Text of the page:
For many working adults, scheduling time for daily exercise feels nearly impossible. Given a draining eight-plus-hour workday, the discipline required to dedicate another hour after work to exercising (plus however long it takes to get to and from the gym) is Herculean. And sure, you could be one of those people who wakes up at dawn to have time to go for a run and shower before work, but at what cost to your sanity, and your quality of sleep? If you can’t — or just really, really don’t want to — exercise before work or after work, that leaves most of us with two good exercise days per week: Saturday and Sunday.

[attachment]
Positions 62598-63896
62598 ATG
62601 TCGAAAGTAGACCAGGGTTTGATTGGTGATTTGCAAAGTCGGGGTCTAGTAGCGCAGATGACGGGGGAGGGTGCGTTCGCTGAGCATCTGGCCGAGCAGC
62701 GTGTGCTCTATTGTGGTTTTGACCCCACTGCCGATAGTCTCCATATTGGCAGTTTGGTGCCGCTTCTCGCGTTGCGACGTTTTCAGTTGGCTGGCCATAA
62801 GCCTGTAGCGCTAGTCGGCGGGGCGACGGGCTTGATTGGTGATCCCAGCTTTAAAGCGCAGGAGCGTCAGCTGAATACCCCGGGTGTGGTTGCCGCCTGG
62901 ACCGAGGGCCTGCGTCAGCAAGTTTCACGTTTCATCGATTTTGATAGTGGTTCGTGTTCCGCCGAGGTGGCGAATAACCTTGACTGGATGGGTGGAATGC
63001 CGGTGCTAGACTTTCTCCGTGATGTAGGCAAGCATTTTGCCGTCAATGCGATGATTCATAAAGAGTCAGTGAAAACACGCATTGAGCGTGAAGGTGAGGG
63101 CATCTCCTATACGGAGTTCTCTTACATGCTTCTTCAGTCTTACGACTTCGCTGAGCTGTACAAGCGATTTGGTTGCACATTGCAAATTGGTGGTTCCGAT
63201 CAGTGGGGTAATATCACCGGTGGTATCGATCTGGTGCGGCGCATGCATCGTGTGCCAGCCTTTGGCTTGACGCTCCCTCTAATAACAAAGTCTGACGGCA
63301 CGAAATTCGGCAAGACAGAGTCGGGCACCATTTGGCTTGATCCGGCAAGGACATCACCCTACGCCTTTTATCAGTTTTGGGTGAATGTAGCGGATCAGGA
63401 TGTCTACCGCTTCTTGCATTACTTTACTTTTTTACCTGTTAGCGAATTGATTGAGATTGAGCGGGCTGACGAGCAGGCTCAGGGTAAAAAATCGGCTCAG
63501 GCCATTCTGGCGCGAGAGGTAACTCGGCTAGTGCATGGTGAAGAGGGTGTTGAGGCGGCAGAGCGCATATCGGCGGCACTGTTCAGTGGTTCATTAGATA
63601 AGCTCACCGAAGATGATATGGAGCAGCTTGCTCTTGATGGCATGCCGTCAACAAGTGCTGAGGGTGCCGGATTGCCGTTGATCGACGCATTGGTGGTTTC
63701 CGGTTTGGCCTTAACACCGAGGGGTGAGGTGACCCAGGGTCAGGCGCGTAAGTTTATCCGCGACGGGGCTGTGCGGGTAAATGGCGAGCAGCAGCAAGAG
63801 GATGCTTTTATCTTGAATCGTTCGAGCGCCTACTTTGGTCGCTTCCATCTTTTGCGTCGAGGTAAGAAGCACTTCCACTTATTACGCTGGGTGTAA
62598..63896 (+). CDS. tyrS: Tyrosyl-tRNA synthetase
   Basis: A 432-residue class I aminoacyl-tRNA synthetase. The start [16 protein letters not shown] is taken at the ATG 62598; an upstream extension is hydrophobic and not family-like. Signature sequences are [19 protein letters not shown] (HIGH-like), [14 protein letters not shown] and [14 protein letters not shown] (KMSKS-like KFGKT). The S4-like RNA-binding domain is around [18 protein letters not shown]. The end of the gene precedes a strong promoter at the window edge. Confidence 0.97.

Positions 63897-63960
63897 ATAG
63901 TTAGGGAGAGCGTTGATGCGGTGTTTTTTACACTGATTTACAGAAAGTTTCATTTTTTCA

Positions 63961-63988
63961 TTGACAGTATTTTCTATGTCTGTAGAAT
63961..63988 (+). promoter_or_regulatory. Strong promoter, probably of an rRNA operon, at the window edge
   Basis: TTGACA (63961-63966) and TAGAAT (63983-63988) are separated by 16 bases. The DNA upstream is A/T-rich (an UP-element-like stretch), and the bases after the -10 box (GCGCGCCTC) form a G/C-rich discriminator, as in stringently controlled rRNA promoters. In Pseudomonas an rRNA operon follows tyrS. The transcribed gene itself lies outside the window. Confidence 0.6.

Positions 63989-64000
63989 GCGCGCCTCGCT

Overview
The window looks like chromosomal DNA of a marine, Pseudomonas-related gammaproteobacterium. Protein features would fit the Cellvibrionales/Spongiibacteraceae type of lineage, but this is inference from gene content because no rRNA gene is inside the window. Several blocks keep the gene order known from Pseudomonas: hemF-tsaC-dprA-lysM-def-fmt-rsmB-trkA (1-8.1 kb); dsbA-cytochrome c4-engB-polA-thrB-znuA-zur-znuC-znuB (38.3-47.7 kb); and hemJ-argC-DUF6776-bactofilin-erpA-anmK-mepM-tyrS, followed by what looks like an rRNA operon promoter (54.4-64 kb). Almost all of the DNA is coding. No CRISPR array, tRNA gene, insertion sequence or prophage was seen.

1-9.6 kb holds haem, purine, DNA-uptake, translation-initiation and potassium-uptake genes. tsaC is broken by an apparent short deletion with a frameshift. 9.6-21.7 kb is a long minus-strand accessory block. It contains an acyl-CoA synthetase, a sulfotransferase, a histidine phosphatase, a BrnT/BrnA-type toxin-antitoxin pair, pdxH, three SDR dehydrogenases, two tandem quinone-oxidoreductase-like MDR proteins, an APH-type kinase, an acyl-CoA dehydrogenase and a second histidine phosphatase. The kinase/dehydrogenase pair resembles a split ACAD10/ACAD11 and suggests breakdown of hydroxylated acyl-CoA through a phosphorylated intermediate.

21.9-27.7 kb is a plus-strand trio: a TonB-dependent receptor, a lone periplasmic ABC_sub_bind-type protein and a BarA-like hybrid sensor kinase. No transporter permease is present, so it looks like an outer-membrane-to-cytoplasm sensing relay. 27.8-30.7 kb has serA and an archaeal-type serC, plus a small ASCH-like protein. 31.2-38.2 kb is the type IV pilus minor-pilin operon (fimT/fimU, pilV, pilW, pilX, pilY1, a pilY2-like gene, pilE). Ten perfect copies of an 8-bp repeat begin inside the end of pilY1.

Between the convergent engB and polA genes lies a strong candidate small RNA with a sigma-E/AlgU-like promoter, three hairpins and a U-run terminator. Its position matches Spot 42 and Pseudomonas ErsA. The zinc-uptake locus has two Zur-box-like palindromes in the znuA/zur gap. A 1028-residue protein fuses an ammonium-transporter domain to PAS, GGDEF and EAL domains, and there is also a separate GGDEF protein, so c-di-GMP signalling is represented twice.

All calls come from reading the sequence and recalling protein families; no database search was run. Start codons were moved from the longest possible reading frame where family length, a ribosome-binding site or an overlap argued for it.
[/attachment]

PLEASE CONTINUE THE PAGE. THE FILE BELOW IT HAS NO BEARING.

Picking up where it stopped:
In a culture that places a premium on “wellness” and fitness, and $35 45-minute-long boutique gym classes, it’s easy to feel guilty about not working out enough. We all follow at least one person on Instagram who loves to hashtag their gym selfies #nodaysoff. But Gary O’Donovan, an expert in physical activity and author of several studies on the “weekend warrior” model of fitness, says you shouldn’t feel bad if you’re “only” working out twice or even once a week. In a study of more than 60,000 adults in England and Scotland, O’Donovan and his team found that subjects who only worked out on weekends gained health benefits similar to those who worked out for the same amount of time but more frequently during the week: The former group’s overall risk of death was 35 percent lower than that of inactive adults, while the latter group’s risk was 30 percent lower than inactive adults. The difference in risk of cardiovascular death for both groups was even slimmer: 41 percent lower for the more frequent exercisers compared to 40 percent for the weekend warriors and some of them help themselves by also taking supplements they get from brands as Healthyusa. Of course, everyone is different, and for those more focused on weight loss or strength training, weekend-only exercise might not get you where you want to be, and that’s why so many people go for a Strength Program they can get at an online site and follow at home. But if all you can stand to worry about is staving off your eventual death for a little while longer (and honestly, who could blame you), rejoice: Working out once or twice a weekend is still very good for you.